“Jerusalem, Jerusalem, who kills the prophets and stones those who are sent to her! How often I wanted to gather your children together, the way a hen gathers her chicks under her wings, and you were unwilling. Behold, your house is being left to you desolate! For I say to you, from now on you will not see Me until you say, ‘Blessed is He who comes in the name of the Lord!’”
–Matthew 23:37-39 (NASB)
Other significance (meditations, page 4)
What are we to learn from these widely different events occurring on Rosh Ha-Hodashim? What do they all have in common, besides the date itself? We see here new beginnings, historical turning points… but mostly a theme of “cleansing and closure”. The earth emerged freed from an irreversible corruption, a Jewish leader left behind his life of exile, disobedient Jews were made accountable to the Covenant, G-d rewarded a king who had carried out His judgment, and three different sanctuaries were (or will be) made ready for pure worship.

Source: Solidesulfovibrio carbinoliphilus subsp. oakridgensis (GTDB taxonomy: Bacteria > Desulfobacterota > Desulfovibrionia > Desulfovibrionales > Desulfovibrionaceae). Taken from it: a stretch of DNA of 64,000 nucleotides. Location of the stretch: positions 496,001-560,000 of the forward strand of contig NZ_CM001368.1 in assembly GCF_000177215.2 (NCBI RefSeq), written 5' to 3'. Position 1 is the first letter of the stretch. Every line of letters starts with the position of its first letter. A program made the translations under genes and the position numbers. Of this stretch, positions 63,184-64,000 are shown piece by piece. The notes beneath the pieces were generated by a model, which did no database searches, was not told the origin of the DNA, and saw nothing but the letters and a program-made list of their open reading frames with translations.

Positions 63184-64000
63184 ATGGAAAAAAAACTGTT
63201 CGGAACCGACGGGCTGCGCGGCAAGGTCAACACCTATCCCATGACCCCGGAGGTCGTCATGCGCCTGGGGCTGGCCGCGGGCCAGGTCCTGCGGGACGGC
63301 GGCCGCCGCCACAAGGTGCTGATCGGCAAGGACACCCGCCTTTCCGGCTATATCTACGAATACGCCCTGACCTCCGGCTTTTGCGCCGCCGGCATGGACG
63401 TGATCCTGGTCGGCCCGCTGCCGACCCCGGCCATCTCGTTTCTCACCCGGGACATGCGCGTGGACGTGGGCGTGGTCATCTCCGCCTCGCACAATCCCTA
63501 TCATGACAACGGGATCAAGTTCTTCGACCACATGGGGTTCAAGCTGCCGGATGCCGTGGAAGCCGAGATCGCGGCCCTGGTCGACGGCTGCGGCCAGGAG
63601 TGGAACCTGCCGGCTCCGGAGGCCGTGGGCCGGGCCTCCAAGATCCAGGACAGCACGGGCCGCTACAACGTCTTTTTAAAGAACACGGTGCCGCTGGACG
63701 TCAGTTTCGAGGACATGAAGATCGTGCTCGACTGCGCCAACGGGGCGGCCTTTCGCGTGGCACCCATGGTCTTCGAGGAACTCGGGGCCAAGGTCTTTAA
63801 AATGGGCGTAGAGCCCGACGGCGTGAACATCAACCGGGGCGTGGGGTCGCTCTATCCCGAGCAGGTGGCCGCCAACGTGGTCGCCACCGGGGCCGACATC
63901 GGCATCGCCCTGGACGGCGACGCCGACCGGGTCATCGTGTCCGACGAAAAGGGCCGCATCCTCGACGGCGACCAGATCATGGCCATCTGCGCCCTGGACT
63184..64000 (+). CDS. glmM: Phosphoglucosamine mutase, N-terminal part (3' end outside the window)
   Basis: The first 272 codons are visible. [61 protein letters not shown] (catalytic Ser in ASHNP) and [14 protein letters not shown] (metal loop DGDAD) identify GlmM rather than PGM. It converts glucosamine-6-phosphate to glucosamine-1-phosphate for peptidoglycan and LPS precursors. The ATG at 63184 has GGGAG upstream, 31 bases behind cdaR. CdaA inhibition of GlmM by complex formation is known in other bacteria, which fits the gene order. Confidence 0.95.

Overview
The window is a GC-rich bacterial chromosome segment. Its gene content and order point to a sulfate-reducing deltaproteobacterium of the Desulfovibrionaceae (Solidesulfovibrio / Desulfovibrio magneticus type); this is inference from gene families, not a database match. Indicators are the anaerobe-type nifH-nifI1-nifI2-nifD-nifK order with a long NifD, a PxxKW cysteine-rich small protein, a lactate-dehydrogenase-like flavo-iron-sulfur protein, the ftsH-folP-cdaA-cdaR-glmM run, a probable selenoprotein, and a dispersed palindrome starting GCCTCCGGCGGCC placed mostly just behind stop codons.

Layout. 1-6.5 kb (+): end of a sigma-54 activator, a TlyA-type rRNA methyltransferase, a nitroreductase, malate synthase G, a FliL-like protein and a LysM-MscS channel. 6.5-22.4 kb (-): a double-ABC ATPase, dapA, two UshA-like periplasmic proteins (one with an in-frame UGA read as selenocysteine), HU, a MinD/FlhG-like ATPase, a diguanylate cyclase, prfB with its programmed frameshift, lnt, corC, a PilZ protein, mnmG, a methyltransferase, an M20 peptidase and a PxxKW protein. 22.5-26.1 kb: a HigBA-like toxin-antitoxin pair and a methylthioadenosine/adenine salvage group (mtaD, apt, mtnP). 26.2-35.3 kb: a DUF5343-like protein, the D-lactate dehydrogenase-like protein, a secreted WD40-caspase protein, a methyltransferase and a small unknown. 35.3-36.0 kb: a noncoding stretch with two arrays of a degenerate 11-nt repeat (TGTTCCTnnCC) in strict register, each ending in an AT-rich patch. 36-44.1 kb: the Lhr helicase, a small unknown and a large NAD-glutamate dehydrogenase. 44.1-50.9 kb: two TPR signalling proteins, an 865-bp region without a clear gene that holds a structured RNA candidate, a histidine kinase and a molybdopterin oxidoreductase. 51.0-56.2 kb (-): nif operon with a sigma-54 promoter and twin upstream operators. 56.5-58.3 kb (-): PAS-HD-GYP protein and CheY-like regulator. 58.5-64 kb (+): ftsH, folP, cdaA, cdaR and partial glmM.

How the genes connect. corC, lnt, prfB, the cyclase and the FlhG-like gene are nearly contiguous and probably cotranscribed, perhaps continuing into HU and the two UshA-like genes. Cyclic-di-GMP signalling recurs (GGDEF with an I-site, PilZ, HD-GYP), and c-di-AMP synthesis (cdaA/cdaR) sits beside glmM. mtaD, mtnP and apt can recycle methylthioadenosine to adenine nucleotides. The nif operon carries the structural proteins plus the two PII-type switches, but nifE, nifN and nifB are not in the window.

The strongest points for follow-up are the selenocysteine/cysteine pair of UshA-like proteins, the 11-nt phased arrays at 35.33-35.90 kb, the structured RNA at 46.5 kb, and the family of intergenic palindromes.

While born-again Christians often relate to Redemption as an individual experience that unfolds in private communion with G-d, in Jewish understanding it is a communal experience with world-changing impact. These different views are emphasized by Jewish antagonists to Messianic faith, claiming that an experience of personal Redemption is not a Jewish concept.
How closely is that opinion connected to the following, which reflects a more modern Orthodox Jewish interpretation?
The special attitude to Tishre and Nissan as two very significant points in the annual cycle, both connected to new beginnings, is voiced in the dispute between R. Eliezer and R. Yehoshua on the date of the Creation. While R. Eliezer’s opinion is that the world was created in Tishre (Bavli, Rosh ha-Shana, 10b), R. Yehoshua claims that Nissan is the first of months (ibid. 11a). For the Maharal, this dispute represents different approaches to the basics of life. He writes that Nissan and Tishre are the main months of the year, but while Nissan expresses the life force and vitality of the year at the emotional level, Tishre expresses the holiness and spirituality of the year at the intellectual level (Sifre ha-Maharal, Hiddushe Aggadot I, 94-97).
-Dr. Miriam Faust
Bar-Ilan University’s Parashat Hashavua Study Center
The Days of Awe – Renewal and Reassessment